Classic games have always been a great thing to go back to time and time again. Whether it be for the nostalgia or the gameplay, you could always go back to some games and still enjoy it as much as you used to. One game the PC community adored for an entire decade was id Softwares' Quake 3: Arena, with super fast paced, brutal and in your face deathmatches that is still argued to be one of the most perfected forms of FPS, ever. Sure, it wasn't realistic, but it was incredibly fun and addictive, and had an enormous following both in the competitive and modding scene.
Now a decade later, with the echoes of the Arena now beginning to wane, id Software decided to unleash Quake Live to the masses. Quake Live is essentially Quake 3: Arena, only more refined, expanded upon and best of all, free.
That's right, Quake Live is entirely free to play, and oddly enough, played through a web browser. So with this, PALGN decided to take a plunge into the Arena once again, and see if the bloodsport from so long ago has retained its intensity.
Thankfully, it did. From what we've played of Quake Live so far, the feeling of super fast paced deathmatch pulsing through us again still feels just as awesome as it did 10 years ago, only now with a slew of improvements that will keep players coming back.
Much like Q3:A, Quake Live boasts the usual array of game modes, ranging from Deathmatch, Team Deathmatch, Instagib (Deathmatch with one-shot kill Rail guns only) and Capture the Flag. QLive adds in two extra game modes however, those being Duel and Clan Arena.
Duel is essentially deathmatch, only built for two players specifically. Servers usually hold up to 6 players at once, and after each duel the loser gets put into queue and the next player goes in to fight the winner. It's standard competitive dueling that's made easy for people to access.
Clan Arena on the other hand is a redesigned version of the popular Q3:A modification, Rocket Arena 3. The mode is team based and works in rounds, where each round the objective is to annihilate the opposing team. The twist however is that everyone begins with full armour, health and ammo, and you take no self damage (though you do damage your own armour, so caution is advised), so you can do some insane rocket jump tricks. This mode we've found to be the most fun so far, as there's nothing more exhilirating than being able to propel yourself off walls and hit ridiculously high speeds, and the chaos of each match is a sight to behold. The matches can draw themselves out quite a bit too, with each team requiring 10 round wins to win overall, so there's a huge amount of enjoyment to be had there.
Weapons such as the much loved Rocket Launcher and Rail Gun are still there, retaining the same feel and heft of the Q3:A counterparts, only prettied up a little more and balanced out in terms of damage. Some extra additions made it into some of the CTF maps too, such as the gattling gun and some special armour types, which come from the lesser known Quake 3: Team Arena. There's a ton of other things to play and do in Quake Live, and the fact that it's free only makes the deal ever more sweeter. That and over 25 maps to play on. How's that for awesome value?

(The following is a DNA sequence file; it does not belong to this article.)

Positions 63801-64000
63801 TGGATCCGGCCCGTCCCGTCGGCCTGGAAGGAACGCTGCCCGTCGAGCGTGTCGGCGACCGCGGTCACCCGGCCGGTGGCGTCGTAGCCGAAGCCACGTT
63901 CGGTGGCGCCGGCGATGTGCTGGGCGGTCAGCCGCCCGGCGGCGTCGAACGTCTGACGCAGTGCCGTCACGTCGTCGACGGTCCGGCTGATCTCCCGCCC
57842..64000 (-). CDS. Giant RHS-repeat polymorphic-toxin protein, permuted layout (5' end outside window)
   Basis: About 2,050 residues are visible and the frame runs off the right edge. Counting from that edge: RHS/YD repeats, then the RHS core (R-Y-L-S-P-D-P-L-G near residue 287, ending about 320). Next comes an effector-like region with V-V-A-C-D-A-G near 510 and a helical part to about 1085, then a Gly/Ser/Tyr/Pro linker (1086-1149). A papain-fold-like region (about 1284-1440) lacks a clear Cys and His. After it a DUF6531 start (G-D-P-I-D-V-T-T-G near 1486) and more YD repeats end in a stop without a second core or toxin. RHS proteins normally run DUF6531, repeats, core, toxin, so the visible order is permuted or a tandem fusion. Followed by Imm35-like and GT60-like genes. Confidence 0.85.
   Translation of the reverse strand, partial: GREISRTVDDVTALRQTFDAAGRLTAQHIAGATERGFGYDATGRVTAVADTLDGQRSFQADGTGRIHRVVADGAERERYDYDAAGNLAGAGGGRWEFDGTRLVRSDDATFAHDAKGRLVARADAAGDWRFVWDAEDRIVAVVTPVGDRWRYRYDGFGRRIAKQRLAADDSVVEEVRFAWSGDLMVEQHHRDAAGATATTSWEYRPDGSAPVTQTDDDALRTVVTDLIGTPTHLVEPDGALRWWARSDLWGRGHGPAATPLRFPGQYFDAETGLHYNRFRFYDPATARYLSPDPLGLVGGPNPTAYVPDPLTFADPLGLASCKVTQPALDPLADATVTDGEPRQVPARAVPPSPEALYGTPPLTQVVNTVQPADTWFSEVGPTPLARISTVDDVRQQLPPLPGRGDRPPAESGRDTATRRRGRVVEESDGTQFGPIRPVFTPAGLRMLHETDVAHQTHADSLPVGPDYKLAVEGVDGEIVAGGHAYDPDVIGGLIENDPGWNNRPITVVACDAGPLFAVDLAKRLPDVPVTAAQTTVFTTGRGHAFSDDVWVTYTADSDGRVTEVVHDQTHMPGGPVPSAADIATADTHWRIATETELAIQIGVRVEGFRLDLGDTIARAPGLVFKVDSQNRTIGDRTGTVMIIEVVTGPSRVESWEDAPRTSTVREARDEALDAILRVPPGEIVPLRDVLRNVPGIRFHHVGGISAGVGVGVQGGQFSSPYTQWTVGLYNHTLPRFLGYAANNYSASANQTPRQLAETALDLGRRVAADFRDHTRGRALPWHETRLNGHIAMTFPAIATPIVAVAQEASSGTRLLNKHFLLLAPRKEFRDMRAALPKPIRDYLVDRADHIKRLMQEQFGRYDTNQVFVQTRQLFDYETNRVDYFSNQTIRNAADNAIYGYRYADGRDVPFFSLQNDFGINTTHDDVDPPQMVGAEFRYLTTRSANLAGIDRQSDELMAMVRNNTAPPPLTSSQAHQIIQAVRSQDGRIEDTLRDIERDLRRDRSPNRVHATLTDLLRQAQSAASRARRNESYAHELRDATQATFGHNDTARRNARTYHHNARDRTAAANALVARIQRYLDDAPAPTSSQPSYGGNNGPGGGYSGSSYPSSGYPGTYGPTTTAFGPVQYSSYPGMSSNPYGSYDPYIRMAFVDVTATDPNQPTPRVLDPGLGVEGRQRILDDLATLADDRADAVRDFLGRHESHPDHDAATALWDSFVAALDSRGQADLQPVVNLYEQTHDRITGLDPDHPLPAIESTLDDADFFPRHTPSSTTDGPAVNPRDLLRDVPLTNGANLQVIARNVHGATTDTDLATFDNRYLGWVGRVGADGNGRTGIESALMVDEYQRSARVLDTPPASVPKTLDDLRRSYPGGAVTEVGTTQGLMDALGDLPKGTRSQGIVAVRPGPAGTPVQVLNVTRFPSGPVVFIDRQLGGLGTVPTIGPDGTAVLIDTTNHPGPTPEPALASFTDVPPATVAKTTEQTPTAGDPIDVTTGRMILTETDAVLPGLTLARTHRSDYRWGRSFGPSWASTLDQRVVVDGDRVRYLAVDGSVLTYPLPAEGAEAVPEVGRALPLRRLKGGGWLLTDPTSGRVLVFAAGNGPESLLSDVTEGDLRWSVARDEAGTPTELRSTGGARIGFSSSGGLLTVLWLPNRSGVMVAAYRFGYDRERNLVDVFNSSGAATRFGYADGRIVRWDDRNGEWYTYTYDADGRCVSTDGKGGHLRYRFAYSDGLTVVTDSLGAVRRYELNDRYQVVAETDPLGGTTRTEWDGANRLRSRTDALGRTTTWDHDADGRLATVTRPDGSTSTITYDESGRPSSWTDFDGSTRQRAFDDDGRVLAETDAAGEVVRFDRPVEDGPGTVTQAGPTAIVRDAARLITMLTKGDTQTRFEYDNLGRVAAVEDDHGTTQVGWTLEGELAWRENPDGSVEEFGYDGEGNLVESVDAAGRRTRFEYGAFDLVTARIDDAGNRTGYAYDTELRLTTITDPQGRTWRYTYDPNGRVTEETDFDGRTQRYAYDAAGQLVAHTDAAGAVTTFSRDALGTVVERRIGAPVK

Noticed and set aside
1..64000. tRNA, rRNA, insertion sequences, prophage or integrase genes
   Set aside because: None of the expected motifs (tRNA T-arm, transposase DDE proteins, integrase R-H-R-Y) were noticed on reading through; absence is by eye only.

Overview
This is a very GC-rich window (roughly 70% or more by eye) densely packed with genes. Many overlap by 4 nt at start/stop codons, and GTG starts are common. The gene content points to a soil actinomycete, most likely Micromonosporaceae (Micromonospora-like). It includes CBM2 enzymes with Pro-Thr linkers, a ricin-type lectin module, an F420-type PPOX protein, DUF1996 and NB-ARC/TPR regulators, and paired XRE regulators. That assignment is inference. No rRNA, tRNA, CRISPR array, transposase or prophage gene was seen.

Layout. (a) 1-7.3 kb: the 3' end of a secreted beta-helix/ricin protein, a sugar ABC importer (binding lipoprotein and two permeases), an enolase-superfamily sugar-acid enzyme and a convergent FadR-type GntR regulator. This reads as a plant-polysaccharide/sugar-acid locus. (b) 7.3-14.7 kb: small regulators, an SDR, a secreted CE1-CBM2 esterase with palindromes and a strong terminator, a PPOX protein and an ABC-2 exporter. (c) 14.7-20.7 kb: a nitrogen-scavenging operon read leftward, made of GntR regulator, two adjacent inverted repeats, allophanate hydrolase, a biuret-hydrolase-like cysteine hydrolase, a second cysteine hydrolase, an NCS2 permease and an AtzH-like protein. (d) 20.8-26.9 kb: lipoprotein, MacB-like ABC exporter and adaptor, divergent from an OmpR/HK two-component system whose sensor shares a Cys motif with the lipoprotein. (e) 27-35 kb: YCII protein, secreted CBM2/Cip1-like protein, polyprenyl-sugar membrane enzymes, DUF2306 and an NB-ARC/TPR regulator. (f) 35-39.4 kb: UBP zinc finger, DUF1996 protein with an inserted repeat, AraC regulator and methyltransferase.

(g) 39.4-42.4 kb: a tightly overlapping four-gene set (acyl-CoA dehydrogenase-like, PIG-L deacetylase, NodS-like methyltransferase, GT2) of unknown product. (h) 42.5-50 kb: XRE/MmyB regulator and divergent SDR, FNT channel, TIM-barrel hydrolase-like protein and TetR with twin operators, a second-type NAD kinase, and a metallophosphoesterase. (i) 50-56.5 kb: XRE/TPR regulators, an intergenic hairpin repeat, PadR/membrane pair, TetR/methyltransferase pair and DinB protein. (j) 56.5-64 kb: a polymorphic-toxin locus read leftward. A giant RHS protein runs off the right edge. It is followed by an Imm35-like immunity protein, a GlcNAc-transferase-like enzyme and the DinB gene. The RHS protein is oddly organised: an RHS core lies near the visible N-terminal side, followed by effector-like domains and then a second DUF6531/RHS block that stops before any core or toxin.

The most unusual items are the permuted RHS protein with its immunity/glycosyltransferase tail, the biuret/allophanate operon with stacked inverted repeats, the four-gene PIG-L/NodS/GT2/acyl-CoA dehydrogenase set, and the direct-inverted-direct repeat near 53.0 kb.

Visually, you can't expect much, with the game running on ID Tech 3, the same engine that ran Q3:A. It has received a few small upgrades, with some better texturing in a few areas, a much smoother feel and better support for widescreen monitors. Otherwise don't expect to be amazed at the game's visuals. On the positive side of this though, any computer from the past 5 years will easily run this game well, and considering its small download size (about 400 mb overall), we can't really complain about visuals. Half the time you probably won't even notice them anyway, due to moving so fast through the game. The same can also be said for the audio. There's nothing incredible, it's all been seen before albeit now slightly upgraded, and has been made easier to use for tracking opponents in game.
While technically speaking it's nothing special, we do have to give credit to the netcode and browser integration of the game. We haven't had a single problem since starting our Quake fest, and games have been incredibly smooth to say the least. Hit registration is almost flawless and the game flows beautifully through our browsers. Phenomenal job, id.
Quake Live deserves to be played at least once. Whether you're a veteran or a newcomer, this game definitely needs to be played and experienced. The flow of the game still holds up amazingly well to this day, and it doesn't need to rely on RPG systems, weapon upgrades or any of those features to keep you hooked. Sure, modern FPS games have progressed greatly since the days of Quake 3: Arena, but we'll be the first to admit, most of them have never been as fun. Quake Live brings the Arena back into our homes and at no cost either. To experience one of the most fast paced and pure FPS experiences ever created, sign up to Quake Live, and enjoy the ride. See you in the arena.